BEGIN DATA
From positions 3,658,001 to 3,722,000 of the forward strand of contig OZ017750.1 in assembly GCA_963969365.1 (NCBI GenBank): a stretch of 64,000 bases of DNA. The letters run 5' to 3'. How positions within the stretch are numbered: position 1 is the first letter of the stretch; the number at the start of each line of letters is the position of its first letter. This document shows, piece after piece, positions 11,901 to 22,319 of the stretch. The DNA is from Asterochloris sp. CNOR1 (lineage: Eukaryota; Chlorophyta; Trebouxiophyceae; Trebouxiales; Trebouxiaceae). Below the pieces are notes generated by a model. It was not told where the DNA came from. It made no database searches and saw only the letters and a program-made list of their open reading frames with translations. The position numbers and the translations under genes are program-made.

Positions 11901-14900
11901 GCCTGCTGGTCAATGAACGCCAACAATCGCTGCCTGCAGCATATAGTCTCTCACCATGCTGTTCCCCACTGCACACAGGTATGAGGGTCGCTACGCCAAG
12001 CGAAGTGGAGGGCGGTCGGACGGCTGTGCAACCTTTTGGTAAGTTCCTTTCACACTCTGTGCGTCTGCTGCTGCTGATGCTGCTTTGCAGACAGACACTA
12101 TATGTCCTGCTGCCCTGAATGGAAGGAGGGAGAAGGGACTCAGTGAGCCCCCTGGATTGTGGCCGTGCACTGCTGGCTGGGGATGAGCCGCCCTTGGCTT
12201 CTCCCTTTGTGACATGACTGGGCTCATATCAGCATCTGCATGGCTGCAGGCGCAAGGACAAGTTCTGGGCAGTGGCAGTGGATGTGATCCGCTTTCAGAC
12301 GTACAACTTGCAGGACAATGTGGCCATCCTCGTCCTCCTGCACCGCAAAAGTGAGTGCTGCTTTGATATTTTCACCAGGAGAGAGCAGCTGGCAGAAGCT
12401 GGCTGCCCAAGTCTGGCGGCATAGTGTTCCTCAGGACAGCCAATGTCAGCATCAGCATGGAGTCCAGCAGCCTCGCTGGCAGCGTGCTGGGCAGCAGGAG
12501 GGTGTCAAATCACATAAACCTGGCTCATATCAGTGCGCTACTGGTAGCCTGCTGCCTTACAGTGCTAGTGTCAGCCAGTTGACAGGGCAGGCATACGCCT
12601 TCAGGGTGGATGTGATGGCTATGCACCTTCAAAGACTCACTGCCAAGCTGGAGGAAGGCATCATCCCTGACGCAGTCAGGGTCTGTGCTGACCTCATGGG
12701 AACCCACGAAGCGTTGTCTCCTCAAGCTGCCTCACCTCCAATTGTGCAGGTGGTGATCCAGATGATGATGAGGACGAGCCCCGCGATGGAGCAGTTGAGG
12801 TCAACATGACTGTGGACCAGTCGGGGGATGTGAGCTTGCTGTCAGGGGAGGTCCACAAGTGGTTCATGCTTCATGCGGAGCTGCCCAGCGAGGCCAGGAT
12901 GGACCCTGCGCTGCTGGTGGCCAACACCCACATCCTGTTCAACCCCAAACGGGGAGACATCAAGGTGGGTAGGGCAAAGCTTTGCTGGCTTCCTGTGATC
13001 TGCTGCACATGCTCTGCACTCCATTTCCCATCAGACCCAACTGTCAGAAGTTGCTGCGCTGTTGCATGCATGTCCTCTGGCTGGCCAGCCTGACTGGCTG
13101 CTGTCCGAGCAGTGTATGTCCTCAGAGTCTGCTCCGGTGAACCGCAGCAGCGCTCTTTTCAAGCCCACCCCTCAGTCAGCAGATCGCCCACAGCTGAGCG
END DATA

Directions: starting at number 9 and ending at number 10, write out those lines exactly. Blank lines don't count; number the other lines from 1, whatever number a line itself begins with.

12501 GGTGTCAAATCACATAAACCTGGCTCATATCAGTGCGCTACTGGTAGCCTGCTGCCTTACAGTGCTAGTGTCAGCCAGTTGACAGGGCAGGCATACGCCT
12601 TCAGGGTGGATGTGATGGCTATGCACCTTCAAAGACTCACTGCCAAGCTGGAGGAAGGCATCATCCCTGACGCAGTCAGGGTCTGTGCTGACCTCATGGG